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Graphene Nanoribbons Bring New Twist to Li-ion Batteries

Graphene nanoribbons could be the answer to improving the storage capacity of Li-ion batteries

2 min read
Graphene Nanoribbons Bring New Twist to Li-ion Batteries

More than four years ago, James Tour at Rice University developed a method by which cylindrical carbon nanotubes could be unzipped to form graphene nanoribbons (GNR). About 18 months after making that discovery, Tour described his work here on the pages of IEEE Spectrum.

Today, Tour and his colleagues have found an application for their GNR material that could increase the storage capacity of lithium ion (Li-ion) batteries.

The research, which is described in the journal ACS Nano ("Graphene Nanoribbon and Nanostructured SnO2 Composite Anodes for Lithium Ion Batteries"), has developed a method by which the GNR can be combined with tin oxide in a way that gives it greater storage capacity than the theoretical maximum of tin oxide alone. The prototype device that the Rice team developed still managed to maintain a storage capacity more than twice that of traditional graphite after 50 charge-discharge cycles.

While the unzipping of carbon nanotubes into GNR made the cover of Nature back in 2009--and created suspensions with well-defined distributions of graphene platelets--there was some doubt as to whether the process was scalable. However, according to the press release, Tour and his team can produce GNR in bulk quantities.

With a bulk manufacturing process in place, Tour mixed the GNR with tin oxide particles about 10 nanometers wide into a slurry. After using a cellulose gum binder and water, the mixture of GNR material and tin oxide was applied to a current collector and placed into a button-style Li-ion battery.

In the lab tests, the prototype battery had an initial charge capacity of more than 1520 milliamp hours per gram (mAh/g). After repeated charge-discharge cycles that number began to plateau at about 825 mAh/g.

For many years, researchers have been attempting to use silicon as a replacement for the traditional graphite used in Li-ion anodes. However, despite silicon’s vastly superior storage capacity, these anodes would become brittle from repeated charge-discharge cycles and quickly crack becoming useless. As a result, nanostructured silicon has been the focus of much recent research for replacing graphite.  Just two months ago, Lansing, MI-based XG Sciences, Inc. announced commercial intentions for a nanostructured silicon based on graphene.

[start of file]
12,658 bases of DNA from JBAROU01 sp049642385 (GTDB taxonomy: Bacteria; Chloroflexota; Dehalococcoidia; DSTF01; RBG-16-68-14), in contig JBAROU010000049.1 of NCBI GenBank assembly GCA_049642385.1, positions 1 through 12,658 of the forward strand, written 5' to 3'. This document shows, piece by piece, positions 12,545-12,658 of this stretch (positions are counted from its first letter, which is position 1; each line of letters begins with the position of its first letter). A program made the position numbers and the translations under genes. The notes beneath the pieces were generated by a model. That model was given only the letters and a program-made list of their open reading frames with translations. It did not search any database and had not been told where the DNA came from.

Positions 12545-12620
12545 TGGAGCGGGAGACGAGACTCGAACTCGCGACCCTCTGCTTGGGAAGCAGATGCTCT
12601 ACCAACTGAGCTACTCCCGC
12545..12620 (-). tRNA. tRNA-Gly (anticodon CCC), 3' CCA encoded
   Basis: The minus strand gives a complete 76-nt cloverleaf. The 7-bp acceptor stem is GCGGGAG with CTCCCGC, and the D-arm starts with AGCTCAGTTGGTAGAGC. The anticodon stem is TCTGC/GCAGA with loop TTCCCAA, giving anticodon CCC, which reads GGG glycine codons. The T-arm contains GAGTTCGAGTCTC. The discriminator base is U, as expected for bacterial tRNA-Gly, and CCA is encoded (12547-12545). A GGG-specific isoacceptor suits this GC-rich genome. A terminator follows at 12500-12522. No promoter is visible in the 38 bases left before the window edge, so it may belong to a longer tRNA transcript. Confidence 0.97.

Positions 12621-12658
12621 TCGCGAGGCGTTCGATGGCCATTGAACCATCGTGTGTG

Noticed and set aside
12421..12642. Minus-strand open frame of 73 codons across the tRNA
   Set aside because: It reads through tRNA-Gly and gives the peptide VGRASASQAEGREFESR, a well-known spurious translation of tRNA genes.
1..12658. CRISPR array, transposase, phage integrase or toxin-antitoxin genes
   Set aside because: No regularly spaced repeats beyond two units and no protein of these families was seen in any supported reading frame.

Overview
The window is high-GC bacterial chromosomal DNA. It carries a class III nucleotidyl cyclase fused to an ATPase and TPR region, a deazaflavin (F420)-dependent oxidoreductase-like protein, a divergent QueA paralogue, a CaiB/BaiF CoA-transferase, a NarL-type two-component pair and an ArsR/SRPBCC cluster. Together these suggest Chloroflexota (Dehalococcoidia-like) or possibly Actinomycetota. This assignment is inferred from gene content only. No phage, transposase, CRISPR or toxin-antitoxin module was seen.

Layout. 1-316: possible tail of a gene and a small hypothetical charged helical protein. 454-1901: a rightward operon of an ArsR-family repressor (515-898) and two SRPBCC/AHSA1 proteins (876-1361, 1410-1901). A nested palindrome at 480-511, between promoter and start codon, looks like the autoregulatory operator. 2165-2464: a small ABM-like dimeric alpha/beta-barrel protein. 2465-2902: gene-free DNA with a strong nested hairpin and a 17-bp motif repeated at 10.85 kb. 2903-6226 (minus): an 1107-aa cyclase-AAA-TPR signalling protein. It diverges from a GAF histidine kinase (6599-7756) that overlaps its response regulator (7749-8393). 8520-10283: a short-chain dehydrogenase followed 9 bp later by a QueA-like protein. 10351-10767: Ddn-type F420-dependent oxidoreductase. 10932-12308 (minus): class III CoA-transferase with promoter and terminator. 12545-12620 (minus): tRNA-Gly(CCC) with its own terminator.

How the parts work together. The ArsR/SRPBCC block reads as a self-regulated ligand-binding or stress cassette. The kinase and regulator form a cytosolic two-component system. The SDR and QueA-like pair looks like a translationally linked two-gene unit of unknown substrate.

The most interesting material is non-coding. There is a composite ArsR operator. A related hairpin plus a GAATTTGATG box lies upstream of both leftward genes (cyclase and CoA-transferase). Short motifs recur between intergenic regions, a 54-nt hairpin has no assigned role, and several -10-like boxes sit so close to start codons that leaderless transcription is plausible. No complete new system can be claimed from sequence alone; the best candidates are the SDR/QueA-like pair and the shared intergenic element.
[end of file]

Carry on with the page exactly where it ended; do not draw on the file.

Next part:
We’ll have to check back to see where that technology has developed, but in the meantime Tour and his team believe the GNR/tin oxide hybrid material they have developed could address the brittleness issue.

“Graphene nanoribbons make a terrific framework that keeps the tin oxide nanoparticles dispersed and keeps them from fragmenting during cycling,” said Tour in a press release. “Since the tin oxide particles are only a few nanometers in size and permitted to remain that way by being dispersed on GNR surfaces, the volume changes in the nanoparticles are not dramatic. GNRs also provide a lightweight, conductive framework, with their high aspect ratios and extreme thinness.”

I am all in favor of improving the ubiquitous Li-ion battery. The required recharging of my smart phone in the middle of the day is an indication of how much these improvements are needed for mobile devices. Li-ion batteries may have an ongoing role in hybrid vehicles. But maybe it’s time to put to rest the idea that they are a viable solution for powering all-electric vehicles.

Illustration: Jian Lin/Tour Group

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Deep Learning Could Bring the Concert Experience Home

The century-old quest for truly realistic sound production is finally paying off

12 min read
Image containing multiple aspects such as instruments and left and right open hands.
Stuart Bradford

Now that recorded sound has become ubiquitous, we hardly think about it. From our smartphones, smart speakers, TVs, radios, disc players, and car sound systems, it’s an enduring and enjoyable presence in our lives. In 2017, a survey by the polling firm Nielsen suggested that some 90 percent of the U.S. population listens to music regularly and that, on average, they do so 32 hours per week.

Behind this free-flowing pleasure are enormous industries applying technology to the long-standing goal of reproducing sound with the greatest possible realism. From Edison’s phonograph and the horn speakers of the 1880s, successive generations of engineers in pursuit of this ideal invented and exploited countless technologies: triode vacuum tubes, dynamic loudspeakers, magnetic phonograph cartridges, solid-state amplifier circuits in scores of different topologies, electrostatic speakers, optical discs, stereo, and surround sound. And over the past five decades, digital technologies, like audio compression and streaming, have transformed the music industry.

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